As a name and phenomenon, Olumo rock is known to be a tourist attraction that has caught the eyes of many people at home and in the Diaspora. However, beyond the fact that it is well visited by many, not many people know the history behind this beautiful place. This is what this article hopes to redress.
True enough, in the year 1976, Olumo rock was made into a tourist site and then was later commissioned by Olusegun Obasanjo on February 3, 2006. But before then, it was a mass of rock that had (and still has) strong spiritual essence for the people of Egba in Abeokuta who lay claim to it.
The past spiritual significance of Olumo was so great in so much that the people interlaced it into the name of the city where it is located. In light of this, Abeokuta means ‘under the rock’. Even the name Olumo is very significant. It means ‘all the troubles and sufferings were over.’
Back when wars were prevalent, Olumo rock used to act as a shelter and refuge camp for those wanting to escape the throes and woes of the catastrophic wars that hit the city. There are holes in the rocks which many believe are the places where the refugees used to pound their staples.
Beyond this, it is believed that Olumo rock possessed some healing powers that connoted something spiritual for the residents of Ogun. In fact, traditional healers used to go all the way to Olumo rock to fetch the water that flows from the top of the rock to its very base.
According to these traditionalists, the water had some potent healing elements that could cure several illnesses and diseases. It was said that Olumo rock usually produced this healing water used by local herbalist to cure sickness and diseases only during the raining season.
However, it has reportedly stopped producing water 50 years ago.. The stoppage was very near a tomb behind the house of a chief called Sonni Osi-Toko who died on January 23, 1956, at age 122.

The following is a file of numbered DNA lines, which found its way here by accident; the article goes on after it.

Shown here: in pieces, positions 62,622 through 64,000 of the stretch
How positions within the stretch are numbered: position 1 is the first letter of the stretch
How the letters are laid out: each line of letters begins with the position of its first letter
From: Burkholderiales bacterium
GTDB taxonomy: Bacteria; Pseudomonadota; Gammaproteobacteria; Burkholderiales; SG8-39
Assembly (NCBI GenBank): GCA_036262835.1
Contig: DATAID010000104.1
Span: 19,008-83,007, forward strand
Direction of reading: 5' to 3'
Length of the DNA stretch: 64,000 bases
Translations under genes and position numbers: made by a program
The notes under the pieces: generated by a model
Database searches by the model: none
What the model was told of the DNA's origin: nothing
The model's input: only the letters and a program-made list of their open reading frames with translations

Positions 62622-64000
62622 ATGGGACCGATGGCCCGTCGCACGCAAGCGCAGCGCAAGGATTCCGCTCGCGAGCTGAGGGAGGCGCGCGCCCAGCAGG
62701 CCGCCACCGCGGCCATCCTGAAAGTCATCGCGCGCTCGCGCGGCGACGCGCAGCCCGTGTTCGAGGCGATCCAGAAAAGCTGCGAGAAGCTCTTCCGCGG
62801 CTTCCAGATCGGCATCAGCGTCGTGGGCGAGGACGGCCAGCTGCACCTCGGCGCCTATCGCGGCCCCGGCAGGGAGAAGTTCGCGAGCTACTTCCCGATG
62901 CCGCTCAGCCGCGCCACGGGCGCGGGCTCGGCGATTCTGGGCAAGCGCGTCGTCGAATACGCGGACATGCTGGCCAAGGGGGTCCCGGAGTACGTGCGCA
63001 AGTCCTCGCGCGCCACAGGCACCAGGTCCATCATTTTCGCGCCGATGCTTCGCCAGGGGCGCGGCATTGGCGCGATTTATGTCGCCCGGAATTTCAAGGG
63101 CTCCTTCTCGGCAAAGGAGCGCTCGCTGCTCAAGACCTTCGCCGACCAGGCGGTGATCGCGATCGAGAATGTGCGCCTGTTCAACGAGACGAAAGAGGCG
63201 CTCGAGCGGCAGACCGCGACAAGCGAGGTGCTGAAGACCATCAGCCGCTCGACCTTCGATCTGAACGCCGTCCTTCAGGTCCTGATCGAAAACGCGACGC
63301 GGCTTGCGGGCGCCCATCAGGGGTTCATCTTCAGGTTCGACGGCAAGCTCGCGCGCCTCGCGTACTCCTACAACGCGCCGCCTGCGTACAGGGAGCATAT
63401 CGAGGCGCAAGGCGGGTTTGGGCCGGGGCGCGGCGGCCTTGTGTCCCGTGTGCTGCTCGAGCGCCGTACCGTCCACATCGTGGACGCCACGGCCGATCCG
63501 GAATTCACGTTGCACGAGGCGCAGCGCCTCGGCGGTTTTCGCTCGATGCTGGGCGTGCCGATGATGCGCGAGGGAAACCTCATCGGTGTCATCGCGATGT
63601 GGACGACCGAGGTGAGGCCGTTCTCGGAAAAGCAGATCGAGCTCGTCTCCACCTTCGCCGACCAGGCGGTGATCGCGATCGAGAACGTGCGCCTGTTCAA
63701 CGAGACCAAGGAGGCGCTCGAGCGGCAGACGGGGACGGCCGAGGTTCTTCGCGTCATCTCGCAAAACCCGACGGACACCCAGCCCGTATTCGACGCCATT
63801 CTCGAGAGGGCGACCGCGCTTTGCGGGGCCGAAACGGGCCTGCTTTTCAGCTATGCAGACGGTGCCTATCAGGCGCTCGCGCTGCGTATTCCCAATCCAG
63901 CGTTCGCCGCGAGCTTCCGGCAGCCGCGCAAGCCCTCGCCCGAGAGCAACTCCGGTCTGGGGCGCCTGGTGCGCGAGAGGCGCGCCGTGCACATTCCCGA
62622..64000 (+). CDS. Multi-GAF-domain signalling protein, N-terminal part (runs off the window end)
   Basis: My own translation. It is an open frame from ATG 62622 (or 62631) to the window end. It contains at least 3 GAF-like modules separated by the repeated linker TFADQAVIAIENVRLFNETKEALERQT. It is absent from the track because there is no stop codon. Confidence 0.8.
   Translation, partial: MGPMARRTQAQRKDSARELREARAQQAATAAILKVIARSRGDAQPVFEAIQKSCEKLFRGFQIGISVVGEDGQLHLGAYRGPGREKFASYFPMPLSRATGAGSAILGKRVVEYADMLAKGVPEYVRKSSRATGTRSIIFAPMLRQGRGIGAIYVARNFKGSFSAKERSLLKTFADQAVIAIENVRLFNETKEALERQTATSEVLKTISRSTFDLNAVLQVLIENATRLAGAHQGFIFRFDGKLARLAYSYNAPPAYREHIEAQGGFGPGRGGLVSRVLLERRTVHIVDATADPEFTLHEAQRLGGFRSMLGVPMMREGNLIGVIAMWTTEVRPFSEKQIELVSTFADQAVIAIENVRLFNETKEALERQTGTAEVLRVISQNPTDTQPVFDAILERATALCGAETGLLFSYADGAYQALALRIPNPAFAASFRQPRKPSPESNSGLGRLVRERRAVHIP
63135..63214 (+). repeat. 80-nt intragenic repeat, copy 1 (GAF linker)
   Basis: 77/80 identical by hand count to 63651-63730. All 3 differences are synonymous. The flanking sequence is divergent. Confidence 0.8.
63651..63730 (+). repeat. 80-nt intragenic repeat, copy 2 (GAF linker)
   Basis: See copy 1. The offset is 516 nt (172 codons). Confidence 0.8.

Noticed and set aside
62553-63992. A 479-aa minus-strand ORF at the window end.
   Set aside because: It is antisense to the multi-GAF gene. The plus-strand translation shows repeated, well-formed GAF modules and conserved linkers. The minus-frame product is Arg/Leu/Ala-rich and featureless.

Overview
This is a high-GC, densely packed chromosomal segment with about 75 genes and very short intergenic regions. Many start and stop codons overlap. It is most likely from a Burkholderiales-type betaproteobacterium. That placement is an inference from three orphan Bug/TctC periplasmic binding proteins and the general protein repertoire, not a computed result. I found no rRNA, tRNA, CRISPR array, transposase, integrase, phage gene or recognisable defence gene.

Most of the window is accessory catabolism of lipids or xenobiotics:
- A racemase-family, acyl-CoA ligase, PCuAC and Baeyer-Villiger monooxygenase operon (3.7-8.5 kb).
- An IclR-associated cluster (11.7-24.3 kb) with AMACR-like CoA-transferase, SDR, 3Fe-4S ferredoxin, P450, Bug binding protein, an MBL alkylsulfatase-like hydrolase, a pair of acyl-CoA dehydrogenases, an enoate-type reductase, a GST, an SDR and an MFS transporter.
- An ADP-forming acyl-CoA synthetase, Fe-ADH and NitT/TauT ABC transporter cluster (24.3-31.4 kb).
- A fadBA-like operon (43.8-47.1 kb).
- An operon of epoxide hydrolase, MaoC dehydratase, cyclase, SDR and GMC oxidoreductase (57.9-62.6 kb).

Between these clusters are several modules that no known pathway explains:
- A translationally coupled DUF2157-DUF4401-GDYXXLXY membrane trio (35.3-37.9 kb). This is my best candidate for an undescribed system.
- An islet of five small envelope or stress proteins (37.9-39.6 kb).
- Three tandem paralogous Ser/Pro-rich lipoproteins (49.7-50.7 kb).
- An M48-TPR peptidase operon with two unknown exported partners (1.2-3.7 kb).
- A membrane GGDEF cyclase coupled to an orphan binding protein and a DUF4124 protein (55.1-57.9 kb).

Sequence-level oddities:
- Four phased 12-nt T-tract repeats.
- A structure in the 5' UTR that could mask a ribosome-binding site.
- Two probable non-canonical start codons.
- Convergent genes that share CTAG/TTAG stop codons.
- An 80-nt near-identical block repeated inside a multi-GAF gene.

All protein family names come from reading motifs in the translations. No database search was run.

Furthermore, The mass of rock in Olumo bears statutes that are used to symbolise the past heroes of the Egba people. Some of these Egba warriors are ‘Iliesha Abi Agbongbakala’, ‘Agagba’ the great hunter’ and ‘Okonkenu’ who was the first paramount ruler in Egba land.
Another warrior whose symbol is also inscribed in Olumo rock is ‘Jagun Jagun’ who was regarded as the sharp shooter and a powerful commander. To represent these warriors, symbols like ‘cowries’ which stood for the money spent at that period of time are also used.
Even more, the apex of Olumo rock also stands as the location of the very first church in Nigeria. The church whose name is Saint Peters Cathedral is still well known. As if that is not enough, the base of Olumo rock also serves as the location of several landmark sites.
Some of them include N.T.A Abeokuta, Baptist Boys High School, the family house of late M.K.O Abiola, the Central Mosque, Sanatan, River Ogun. In addition, there is an Iroko tree that is said to be over 200 years old. According to the natives around the area, the tree does not shed its leaves neither does it wither. It stays fresh and strong all through the year (even during dry seasons).
Indeed, the history of Olumo rock is one that is both powerful and interesting. However, this site is not just one with a glorious past, it is also of contemporary relevance. For one, Olumo rock is still revered among the Egba people of Abeokuta. They consider it to be a symbol of unity and protection.
Talking about protection, it has been said that since the rock was discovered and turned into a tourist attraction, no one has ever lost his or her life while climbing its hard and steep surfaces. Because of the fact that it once served as shelter to past refugees, many people home and abroad see it as a reminder of what it means to survive.
The fact that it was used as a strategy in surviving and staying alive in the midst of war by the people has caused it to still has a place in the hearts of many. In fact, sacrifices and supplications are usually made in an ancient shrine located on the upper part of the rock. This offering is made by the Alake of Egba who renders the sacrifice on behalf of the people of Egba and other people who visit the site.
A while back, Legit wrote an article that focused on how Olumo rock was used as a refuge and shelter by people. By the way, it should also be known that several historic events have occurred in that site. A woman aged 131 took to living under the rock and a man also decided that it served as the perfect place to propose to his bae.